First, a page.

Mogadishu’s Lido beach: Sun, surf and… grenades?

Life is returning to normal in some parts of Mogadishu


 Abdullah Mohammed Hassan climbed down from his perch, and strolled purposefully into the sea to rescue yet another bather who appeared to be struggling against big waves and a rocky, barbed-wire-infested shoreline at Lido beach, on the northern edge of the Somali capital, Mogadishu.

“We save people here every day,” said the 46-year-old policeman – managing to sound both proud and chiding and the same time.

Mr Hassan has now spent three years assigned to the lifeguard unit that patrols the beach.

At high tide on a recent Friday afternoon, thousands of mostly young Somalis were playing in the surf – a scene of cheerful relaxation that would have been unimaginable just a few years ago in a city notorious for its decades of anarchy, famine and violence.

“This place is bangin’! Beautiful!” said an exuberant 21-year-old named Hassan Mohammed.

Like many others at the shore, he was from the diaspora and spoke English in a broad London accent.

“Never been here before. Very nice country. I’m born and raised in Europe. I thought it would be like seeing the end of the world. But it’s improved very much,” he said.

Several restaurants have opened up at Lido beach, their shaded tables packed with Mogadishu’s wealthier elites.

“Octopus, sea turtle, lobster, shrimp – it’s all over this place! Somalia is the most rich in seafood,” said Lule Dhan, an Ethiopian who is executive chef at the Benadir Beach Restaurant. “This fabulous city… is not what the media portrays,” he declared.

“Absolutely, I’m hear to stay,” said the restaurant’s slightly less effusive co-owner, Abdi Resak Jamcale, who has returned to Somalia after two decades in California.

“I’m not making a profit but I’m breaking even. We need new laws to have more foreign investment here. For years people here never knew what’s wrong and what’s right – whoever has the gun [was in control]. But we’re getting there, slowly,” he said.

In a country famous for its entrepreneurial culture, Lido beach’s popularity has attracted a range of new business ventures – the most visible being the stalls renting out bright red life jackets to the many less confident swimmers.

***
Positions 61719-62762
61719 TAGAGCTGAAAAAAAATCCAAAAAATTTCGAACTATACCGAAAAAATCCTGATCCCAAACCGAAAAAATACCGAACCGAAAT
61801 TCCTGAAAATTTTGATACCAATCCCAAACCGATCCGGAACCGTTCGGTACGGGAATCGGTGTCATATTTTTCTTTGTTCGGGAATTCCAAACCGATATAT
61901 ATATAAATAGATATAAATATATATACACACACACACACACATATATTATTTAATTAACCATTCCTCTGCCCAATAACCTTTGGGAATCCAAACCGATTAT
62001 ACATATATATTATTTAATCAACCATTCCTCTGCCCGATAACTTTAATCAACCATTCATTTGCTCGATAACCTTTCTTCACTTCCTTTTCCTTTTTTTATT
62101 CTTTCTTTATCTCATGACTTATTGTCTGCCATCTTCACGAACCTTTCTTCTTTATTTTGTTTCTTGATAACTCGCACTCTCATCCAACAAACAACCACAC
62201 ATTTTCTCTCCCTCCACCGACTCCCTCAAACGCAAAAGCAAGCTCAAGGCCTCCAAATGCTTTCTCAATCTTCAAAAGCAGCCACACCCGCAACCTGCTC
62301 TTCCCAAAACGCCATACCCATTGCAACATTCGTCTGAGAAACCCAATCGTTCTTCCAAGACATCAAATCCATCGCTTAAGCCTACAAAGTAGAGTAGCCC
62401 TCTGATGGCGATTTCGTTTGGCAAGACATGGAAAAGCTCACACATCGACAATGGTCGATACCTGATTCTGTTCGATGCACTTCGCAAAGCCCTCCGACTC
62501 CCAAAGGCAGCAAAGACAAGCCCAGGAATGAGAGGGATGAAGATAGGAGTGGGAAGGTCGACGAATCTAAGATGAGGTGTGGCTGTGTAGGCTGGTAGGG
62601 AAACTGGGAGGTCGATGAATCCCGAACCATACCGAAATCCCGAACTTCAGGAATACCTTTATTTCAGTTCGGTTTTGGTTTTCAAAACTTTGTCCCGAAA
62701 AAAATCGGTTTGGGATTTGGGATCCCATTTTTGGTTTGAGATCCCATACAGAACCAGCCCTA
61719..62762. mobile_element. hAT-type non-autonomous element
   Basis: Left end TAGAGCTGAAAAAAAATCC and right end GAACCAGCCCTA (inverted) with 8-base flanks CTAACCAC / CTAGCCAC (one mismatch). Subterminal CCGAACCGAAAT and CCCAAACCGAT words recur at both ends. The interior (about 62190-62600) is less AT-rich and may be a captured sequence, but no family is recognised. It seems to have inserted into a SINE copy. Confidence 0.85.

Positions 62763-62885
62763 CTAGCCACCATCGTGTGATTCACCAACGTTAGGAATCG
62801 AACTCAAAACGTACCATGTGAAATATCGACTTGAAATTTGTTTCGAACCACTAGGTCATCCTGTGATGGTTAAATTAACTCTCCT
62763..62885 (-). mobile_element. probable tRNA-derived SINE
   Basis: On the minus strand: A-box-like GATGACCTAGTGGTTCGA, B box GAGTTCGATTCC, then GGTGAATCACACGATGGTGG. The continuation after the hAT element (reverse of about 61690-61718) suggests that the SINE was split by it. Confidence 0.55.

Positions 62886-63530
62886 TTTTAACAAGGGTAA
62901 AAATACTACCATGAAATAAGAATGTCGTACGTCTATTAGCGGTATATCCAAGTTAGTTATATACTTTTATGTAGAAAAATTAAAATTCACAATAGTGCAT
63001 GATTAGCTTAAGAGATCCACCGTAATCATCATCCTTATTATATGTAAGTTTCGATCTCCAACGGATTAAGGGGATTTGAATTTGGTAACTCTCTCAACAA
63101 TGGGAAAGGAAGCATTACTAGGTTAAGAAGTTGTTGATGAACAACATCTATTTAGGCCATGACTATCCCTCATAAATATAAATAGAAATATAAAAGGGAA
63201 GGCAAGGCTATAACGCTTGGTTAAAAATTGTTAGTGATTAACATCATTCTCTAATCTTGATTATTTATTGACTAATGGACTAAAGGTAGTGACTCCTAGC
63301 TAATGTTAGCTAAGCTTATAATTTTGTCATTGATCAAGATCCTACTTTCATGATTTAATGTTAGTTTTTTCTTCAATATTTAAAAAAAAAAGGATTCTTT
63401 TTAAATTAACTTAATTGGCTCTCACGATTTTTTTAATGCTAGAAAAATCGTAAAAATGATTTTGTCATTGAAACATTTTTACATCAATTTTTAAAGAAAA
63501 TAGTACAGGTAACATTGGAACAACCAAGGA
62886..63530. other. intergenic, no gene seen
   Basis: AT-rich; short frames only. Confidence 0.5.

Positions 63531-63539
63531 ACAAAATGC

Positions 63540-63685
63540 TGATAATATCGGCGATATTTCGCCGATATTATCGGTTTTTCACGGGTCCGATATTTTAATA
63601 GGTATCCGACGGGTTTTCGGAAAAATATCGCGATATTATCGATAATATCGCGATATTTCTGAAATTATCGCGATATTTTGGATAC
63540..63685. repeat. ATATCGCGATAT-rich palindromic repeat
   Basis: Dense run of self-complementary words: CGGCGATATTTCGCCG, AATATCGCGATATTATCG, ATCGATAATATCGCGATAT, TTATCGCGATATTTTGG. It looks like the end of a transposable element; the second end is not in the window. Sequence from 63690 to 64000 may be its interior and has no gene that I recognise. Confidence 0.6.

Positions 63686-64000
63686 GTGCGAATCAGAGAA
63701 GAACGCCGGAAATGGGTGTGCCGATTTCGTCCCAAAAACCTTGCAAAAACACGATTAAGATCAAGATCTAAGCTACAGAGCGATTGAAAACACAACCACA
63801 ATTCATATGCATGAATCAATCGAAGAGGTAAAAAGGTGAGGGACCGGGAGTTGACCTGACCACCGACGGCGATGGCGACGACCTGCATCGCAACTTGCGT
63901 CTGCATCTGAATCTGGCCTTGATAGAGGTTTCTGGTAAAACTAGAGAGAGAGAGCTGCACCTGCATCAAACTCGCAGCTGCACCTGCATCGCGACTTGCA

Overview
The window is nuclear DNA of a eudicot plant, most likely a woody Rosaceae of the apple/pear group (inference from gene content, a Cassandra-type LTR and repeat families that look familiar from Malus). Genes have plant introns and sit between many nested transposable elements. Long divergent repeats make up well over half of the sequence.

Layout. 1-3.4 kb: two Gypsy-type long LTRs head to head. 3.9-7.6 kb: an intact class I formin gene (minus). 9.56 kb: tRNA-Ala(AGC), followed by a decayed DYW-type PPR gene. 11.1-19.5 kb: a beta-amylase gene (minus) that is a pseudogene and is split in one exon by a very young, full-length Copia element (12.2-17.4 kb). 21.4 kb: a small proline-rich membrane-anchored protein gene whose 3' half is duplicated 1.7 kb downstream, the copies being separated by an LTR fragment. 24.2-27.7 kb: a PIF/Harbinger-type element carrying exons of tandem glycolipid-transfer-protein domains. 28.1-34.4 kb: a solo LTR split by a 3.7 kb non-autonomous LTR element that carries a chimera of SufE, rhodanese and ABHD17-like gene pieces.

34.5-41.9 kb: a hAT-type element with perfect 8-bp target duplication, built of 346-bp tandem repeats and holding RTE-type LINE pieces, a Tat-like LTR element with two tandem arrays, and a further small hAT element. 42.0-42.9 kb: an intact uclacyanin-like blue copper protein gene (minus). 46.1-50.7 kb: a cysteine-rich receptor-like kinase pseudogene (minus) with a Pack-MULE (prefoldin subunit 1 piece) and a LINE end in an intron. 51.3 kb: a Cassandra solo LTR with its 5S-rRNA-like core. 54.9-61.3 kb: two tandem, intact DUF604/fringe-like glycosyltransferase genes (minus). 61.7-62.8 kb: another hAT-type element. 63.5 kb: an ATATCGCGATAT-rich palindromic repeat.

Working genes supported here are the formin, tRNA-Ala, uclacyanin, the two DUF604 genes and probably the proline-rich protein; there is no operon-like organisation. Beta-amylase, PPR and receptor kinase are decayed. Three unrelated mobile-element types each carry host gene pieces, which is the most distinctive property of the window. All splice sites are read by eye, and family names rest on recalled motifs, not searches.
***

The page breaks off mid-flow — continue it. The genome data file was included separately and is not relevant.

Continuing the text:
“When the security improves, everything gets better. Before there was no work at the seaside, but now we’re very proud to have this business,” said Mariam Hassan Ali, 45, sitting beside an inflated inner tube that she also rents by the hour.

But if Lido beach is a clear indication of the growing sense of optimism in Mogadishu, this is not a city in which one can, or should, drop one’s guard for long.

Later in the afternoon, the local district police chief arrived and demanded that we leave the beach immediately, hinting darkly that our film crew might be working on behalf of al-Shabab. To reinforce his point, he was brandishing a grenade with some enthusiasm.

Further down the beach, Hassan Mohammed – the young visitor from London – also began sounding slightly less emphatic about the city’s charms when I asked him if he had any concerns about security, and al-Shabab.

“No. No. You talk about that and they’ll come to you! You don’t talk about that – not even a little bit. I’m scared of that. This country’s un-trustable, the people are un-trustable. They’re just like you but then they’ve got this different mentality.

“There’s only certain people that you can trust but that’s cos they’re your family. Do you know what they say here [about al-Shabab]? Arsenal or Chelsea! They don’t even call them by their name. They say Arsenal or Chelsea. And if you hear that, run! Run! Don’t even turn around. Just run!” he said.

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